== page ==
Farmer’s Markets: Reviving Public Space in Central Florida


By Richard Reep

Noted architect Daniel Liebeskind, teaching at Yale in the early 1990s, proclaimed “Public space is dead”. A provocative notion at the time, he was simply observing American cultural phenomena, and our evolution away from Main Street into the mall, away from the downtown church to the suburban megachurch, and away from common space into private space. While all this is true, it misses a countercyclical element in our cities, and in the Orlando area, public space is very much alive and assuming a new role in the neighborhoods.

Human social activities still need to take place, and we are surprisingly adaptable when it comes to getting the interaction we need, when we need it. Public space has hosted political, sacred, commercial, and ceremonial activities for the entire history of the city. This recent flight from public to private is due to the perception of personal safety, and the need to conduct social activities in a secure zone. We simply don’t much care whether the backdrop for our social life is a 19th century town square, or a 20th century suburban shopping mall.

Crime rose in the last half of the 20th century beyond the level of comfort for most citizens, and although it receded in the late 1990’s (for reasons yet to be satisfactorily explained), crime has resurged. This year, Orlando jumped from a relatively crime-free status to a position within the top 10 in the country for violent crime, and nearly every neighborhood has experienced an increase in various forms of break-ins, vandalism, and theft. Along with our economic lives, our civic lives seem to be going backward at the present moment.

Thus, private space thrives and public space dies; this has been our only means of control over our personal security. Shopping malls and big box stores are our new Main Streets, and instead of condemning their form, we should be studying them, because they are telling us what people need and crave as part of their daily lives.

In the public arena, cities cope with the crime trend variously, and it is instructive to look at Orlando’s methods in light of its commitment to New Urbanism as a city growth model. Orlando has recently published Crime Prevention Through Environmental Design via a Bureau of Justice Assistance grant. Aimed at both businesses and individuals, the booklet recommends that private outdoor space be well-defined by gates and clear perimeters, and suggests other design elements to reduce the risk of being targeted by criminals.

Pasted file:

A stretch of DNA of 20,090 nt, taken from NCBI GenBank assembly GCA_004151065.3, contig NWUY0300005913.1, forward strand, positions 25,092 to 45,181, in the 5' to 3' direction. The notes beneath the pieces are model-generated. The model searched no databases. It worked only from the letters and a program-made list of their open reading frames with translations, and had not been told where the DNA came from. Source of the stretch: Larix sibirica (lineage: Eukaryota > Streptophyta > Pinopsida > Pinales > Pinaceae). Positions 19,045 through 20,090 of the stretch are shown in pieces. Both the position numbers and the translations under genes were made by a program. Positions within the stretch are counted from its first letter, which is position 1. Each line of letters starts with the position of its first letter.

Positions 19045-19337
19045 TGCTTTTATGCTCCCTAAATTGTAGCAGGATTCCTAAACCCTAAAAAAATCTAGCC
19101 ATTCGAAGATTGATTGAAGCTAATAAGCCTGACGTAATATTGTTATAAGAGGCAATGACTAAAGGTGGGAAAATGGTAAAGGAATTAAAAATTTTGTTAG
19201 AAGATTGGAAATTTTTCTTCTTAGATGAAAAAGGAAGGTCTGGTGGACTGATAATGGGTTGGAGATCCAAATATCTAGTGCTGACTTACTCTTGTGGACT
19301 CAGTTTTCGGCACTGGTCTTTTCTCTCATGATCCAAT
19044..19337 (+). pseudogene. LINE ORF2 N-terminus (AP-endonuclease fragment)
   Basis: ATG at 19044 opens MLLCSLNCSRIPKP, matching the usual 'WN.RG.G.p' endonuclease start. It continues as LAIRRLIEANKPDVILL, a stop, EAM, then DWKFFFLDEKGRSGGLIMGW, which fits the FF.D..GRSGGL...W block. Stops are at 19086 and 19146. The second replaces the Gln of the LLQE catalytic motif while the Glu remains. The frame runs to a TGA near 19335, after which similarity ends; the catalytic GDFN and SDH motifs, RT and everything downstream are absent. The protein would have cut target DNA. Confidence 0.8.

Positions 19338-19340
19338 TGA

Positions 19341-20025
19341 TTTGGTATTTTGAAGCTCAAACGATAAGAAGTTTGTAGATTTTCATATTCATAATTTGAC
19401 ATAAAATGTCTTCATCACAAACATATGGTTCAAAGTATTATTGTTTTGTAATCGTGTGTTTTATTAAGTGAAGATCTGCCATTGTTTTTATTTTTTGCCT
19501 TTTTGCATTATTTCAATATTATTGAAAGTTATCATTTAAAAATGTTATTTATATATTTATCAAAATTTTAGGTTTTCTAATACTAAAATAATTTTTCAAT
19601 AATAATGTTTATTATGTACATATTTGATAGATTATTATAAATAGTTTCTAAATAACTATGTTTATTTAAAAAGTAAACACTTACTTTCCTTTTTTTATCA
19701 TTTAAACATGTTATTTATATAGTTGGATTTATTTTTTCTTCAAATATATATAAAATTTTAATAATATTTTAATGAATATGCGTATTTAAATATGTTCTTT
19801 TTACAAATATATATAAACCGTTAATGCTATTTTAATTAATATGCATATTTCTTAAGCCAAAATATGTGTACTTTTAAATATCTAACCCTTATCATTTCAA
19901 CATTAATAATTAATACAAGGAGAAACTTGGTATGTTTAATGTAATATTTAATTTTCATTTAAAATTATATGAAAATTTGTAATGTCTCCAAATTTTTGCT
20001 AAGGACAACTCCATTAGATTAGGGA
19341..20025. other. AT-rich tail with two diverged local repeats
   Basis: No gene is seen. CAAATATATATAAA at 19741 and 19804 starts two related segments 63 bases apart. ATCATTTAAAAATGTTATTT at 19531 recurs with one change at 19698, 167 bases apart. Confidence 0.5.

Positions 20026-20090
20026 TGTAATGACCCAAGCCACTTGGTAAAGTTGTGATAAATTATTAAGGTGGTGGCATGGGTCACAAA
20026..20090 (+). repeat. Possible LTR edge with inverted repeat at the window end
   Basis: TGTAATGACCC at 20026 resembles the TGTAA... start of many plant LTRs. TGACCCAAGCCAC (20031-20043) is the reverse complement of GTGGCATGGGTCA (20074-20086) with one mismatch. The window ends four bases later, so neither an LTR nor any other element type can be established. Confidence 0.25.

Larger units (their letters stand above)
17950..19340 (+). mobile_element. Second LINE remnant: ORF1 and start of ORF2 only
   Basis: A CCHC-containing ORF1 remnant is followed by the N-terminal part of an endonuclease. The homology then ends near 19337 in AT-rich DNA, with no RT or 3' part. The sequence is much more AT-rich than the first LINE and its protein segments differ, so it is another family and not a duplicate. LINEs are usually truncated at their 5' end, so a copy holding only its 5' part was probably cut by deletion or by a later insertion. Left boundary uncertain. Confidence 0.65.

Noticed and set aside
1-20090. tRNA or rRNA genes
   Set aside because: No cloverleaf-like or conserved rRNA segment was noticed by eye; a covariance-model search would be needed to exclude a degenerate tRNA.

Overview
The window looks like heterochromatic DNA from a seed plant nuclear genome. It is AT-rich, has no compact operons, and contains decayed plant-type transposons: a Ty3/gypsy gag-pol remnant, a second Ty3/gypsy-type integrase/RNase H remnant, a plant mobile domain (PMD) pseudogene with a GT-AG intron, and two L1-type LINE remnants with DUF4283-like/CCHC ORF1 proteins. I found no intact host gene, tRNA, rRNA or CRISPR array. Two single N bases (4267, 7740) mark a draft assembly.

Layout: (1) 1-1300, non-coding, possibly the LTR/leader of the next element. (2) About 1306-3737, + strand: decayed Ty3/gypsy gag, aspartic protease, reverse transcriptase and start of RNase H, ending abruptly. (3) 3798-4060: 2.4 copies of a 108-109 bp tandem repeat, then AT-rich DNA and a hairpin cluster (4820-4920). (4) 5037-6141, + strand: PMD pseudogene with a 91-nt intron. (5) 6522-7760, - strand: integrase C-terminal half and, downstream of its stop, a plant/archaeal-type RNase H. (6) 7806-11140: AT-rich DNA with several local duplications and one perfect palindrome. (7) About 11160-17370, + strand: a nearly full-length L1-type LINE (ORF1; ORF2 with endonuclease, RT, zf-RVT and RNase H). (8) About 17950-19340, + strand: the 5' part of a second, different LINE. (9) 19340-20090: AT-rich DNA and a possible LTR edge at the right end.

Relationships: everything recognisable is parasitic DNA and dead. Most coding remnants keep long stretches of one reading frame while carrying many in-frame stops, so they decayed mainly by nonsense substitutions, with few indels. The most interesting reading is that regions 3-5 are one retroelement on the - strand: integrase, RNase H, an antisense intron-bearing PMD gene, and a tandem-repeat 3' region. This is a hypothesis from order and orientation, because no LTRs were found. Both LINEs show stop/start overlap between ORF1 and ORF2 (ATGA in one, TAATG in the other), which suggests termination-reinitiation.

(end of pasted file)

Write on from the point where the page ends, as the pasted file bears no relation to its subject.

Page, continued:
Much of the booklet makes sense and reinforces strategies such as natural surveillance, target hardening, territorial reinforcement, and access control. The booklet also tries in vain to tie new urbanist ideals to crime prevention. For example, speed tables, a favorite new urbanist device to reduce speeding, are cited as a way to tell “potential offenders they had better think twice before committing a crime.” Whether there is a correlation between speed bumps and safe neighborhoods remains to be seen.

The booklet rightly states that “streets should be designed to discourage cut-through traffic” as a means of natural access control. Ironically, this flies in the face of new urbanist development patterns, which encourage open-ended, straight street grids, and discourage cul-de-sacs as elitist. The practical reality of safety and security necessarily overrides the theory and rhetoric of New Urbanism as it is applied in Orlando.

We continue to evolve into a city that has troubled public spaces and increasing private spaces, much like the rest of the country. While the crime rate has risen suddenly in Central Florida, however, our public space, far from being doomed, is now hosting scenes of new civic involvement.

The age-old agora, contrary to reports of its death, is actually alive and well. Weekend markets are springing up in public nooks and crannies around the older, urban core, and in the suburban public parks as well. These markets are scenes of a new American involvement with each other, in a manner similar to the traditional European town square and the historical American village green. “Farmer’s Markets,” “Fresh Markets,” and “Weekend Markets” are becoming popular not just in downtown Orlando, but in downtown Winter Park, Maitland, College Park, and surrounding communities. These markets are exciting because they are growing, despite all the forces working against them: crime, internet commerce, and the accelerated kinetic lives we lead in this new millennium. People are finding something important at these small, crowded, open-air market stalls, and it isn’t just good tomatoes.